About I Am Not a Fox
A curious creature that looks like a fox but acts like a dog sets out to find where he belongs in this charming tale of self-discovery and friendship perfect for fans of Gaston and Not Quite Narwhal.
When Luca first arrives at the dog park, the other dogs turn him away. “You’re not a dog,” they say, “You’re a fox.” But . . . Luca likes to chase cats. He likes to yip at mailmen. And he likes sniff other dogs you-know-where. Still, Luca has to admit, he doesn’t look like the other dogs. So . . . he must be a fox, right? But when Luca finds a trio of foxes in the forest and asks to join them, they don’t think that Luca is a fox at all. After all, Luca acts just like a dog. Luca can’t seem to find anyone quite like him, but then he meets a caring little girl and finds something even better–a friend. In this heartwarming tale, Karina Wolf and Chuck Groenick remind us that you don’t need a label to find just where you belong.
“Wolf and Groenink take on the big issue of identity within the context of a gentle urban world, and readers will sense that the thoughtful, earnest protagonist’s question–“Who am I?”–will lead to a wonderful answer: someone who is loved.”
“A warmhearted and warm-spirited story of love and acceptance.”
Volume is a FREE reading & music series featuring prose, poetry and a short DJ set. Every second Saturday at 7:00 pm at The Spotty.
Books are available for purchase and signing.
This month's writers include:
Kate Leah Hewett
is a poet, writer and music promoter based in Hudson NY. She arrived in Hudson from the North of England, where she spent a number of years working with artists and musicians of many genres. Kate doesn’t believe in working in isolation, and feels that collaboration is key in producing work that resonates outside of her own brain. Her writing draws on her own queer experience and the vital influence that the wider queer and creative community has had on her life. Find her at @kateleahhewett on Instagram.
is a photographer and writer living in Hudson, NY. She studied English Literature at the University of Connecticut, and her work has appeared in Chronogram, Long River Review, and existentia. Anna spends more time outside looking for good raindrops than you’d think. Find her work at @annavictoriaphotography on Instagram.
has an MFA in creative fiction from The New School and has been published in Playgirl, Broken Pencil, and others. Dani is the co-founder of both Volume and the long-running Guerrilla Lit Reading Series in NYC. Dani lives in Hudson with her husband and daughters.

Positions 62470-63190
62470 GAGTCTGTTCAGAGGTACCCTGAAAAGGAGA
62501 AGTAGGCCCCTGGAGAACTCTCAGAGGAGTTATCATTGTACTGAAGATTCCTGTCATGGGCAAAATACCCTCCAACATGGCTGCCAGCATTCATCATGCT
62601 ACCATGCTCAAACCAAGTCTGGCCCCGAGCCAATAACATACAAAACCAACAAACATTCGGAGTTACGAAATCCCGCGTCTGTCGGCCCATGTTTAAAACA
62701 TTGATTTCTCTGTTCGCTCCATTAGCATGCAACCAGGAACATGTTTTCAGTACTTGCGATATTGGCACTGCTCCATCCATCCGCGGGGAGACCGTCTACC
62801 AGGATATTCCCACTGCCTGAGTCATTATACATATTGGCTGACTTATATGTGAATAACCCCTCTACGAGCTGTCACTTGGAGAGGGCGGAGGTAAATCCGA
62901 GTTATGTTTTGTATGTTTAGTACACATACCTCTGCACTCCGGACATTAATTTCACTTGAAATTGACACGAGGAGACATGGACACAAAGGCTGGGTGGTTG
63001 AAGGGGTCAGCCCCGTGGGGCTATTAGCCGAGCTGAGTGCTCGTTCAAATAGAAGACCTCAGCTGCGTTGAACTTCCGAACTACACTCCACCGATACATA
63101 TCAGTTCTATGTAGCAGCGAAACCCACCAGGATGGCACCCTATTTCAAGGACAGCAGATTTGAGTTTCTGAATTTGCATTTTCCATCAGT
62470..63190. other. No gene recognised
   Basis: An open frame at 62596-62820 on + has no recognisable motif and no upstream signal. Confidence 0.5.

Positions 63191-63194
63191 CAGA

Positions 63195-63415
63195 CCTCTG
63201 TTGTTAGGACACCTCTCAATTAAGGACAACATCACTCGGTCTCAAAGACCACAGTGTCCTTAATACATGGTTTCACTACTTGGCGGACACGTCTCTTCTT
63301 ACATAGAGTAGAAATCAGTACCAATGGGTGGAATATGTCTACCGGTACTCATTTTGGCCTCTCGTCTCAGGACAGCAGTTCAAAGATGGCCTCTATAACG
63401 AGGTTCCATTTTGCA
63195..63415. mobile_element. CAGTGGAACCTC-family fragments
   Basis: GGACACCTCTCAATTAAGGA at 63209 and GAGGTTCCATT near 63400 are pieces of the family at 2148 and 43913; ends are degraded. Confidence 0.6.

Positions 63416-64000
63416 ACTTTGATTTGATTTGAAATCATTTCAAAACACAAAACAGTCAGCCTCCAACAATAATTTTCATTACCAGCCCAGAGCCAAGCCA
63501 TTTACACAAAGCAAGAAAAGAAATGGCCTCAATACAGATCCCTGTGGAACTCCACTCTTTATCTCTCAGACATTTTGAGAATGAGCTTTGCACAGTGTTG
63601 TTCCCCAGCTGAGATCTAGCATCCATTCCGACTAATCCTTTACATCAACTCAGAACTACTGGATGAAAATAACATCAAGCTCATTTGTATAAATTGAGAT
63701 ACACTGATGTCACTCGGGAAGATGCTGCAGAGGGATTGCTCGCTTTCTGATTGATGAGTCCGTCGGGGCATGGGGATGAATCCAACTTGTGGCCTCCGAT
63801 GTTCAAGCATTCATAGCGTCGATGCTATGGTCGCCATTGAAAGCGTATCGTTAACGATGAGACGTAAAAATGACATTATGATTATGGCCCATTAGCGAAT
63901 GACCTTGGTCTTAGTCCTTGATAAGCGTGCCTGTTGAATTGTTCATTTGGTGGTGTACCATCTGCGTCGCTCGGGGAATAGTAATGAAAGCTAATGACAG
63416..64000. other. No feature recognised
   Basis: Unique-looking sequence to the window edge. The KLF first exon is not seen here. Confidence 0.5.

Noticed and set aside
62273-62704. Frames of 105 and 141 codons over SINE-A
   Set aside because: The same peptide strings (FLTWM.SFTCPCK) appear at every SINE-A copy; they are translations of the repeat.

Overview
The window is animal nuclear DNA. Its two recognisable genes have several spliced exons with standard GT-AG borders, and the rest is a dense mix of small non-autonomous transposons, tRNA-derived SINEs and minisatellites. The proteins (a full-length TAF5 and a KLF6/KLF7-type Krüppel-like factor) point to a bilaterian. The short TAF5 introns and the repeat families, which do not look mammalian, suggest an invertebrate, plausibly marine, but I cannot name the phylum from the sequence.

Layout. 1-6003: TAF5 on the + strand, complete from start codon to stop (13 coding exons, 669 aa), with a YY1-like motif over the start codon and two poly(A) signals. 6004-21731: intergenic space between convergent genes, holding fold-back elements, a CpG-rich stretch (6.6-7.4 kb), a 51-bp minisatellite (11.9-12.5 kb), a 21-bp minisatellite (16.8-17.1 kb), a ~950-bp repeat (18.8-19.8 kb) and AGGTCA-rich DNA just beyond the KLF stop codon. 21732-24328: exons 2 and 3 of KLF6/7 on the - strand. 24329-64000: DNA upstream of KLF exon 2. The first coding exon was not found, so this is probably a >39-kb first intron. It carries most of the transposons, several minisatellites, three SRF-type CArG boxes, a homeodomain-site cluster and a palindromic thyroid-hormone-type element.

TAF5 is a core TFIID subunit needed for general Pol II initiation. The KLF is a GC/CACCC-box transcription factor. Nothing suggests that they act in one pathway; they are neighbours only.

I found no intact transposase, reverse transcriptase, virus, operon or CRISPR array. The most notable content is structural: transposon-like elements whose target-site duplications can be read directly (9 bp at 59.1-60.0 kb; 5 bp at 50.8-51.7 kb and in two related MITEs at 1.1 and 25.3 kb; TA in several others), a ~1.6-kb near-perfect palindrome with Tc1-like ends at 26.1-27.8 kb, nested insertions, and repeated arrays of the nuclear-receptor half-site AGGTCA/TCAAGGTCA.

received her BA in creative writing from Bard College in 2018, where she received the Lockwood Prize in Creative Writing. Her novel, Stringbean and the Grace of Dog, was a finalist for the 2018 Fence Modern Prize in Prose: Literature Appropriate for Children, and will be published by Pink Narcissus Press in early 2019. She has been published in Chronogram, PCC Inscape, and Hanging Loose magazine. She lives in the Hudson Valley, by the river.
Karen Crumley Keats
is a writer, performer and visual artist whose work has been presented at the Public Theater, the Metropolitan Museum of Art, the Jewish Museum, P.S. 122 and elsewhere. Teenage runaway, early revolutionary, artist and mother, Keats is currently an MFA Creative Writing candidate at The Writer’s Foundry of St. Joseph’s College in Brooklyn, NY. Her short story, “The Lucky One,” was chosen by Amy Hempel for the Winter/Spring 2019 issue of The Southampton Review.
There is no more essential place to show up for people than on the plate. Join local cookbook authors Janet Elsbach and Alana Chernila to discuss Janet’s cookbook, Extra Helping: Recipes for Caring, Connecting, and Building Community One Dish at a Time. Extra Helping is for anyone who wants to respond to the challenge of baby announcements, PTO meal chains, and CaringBridge alerts with compassion and creativity; who wants to send something to a niece overcome by finals week or a neighbor who is grieving; and whose limits of time and other resources leave them feeling more confused than inspired. With recipes tailored to meet many of the dietary modifications that illness and recovery (not to mention modern life) often entail, Extra Helping walks you, the helpful friend, through cooking for people who are dealing with illness, recovery, and loss, or celebrating babies, birthdays, and new homes. Personal stories from the front lines of care, shortcuts for the time-strapped, and sidebars full of tips and embellishments round out a collection of over 70 recipes, aiding readers in developing a style of caregiving all their own. Extra Helping frames a philosophy of support, a personal identity of tending, a creative and unique-to-you style of saying “I am here for you”—one delivery at a time.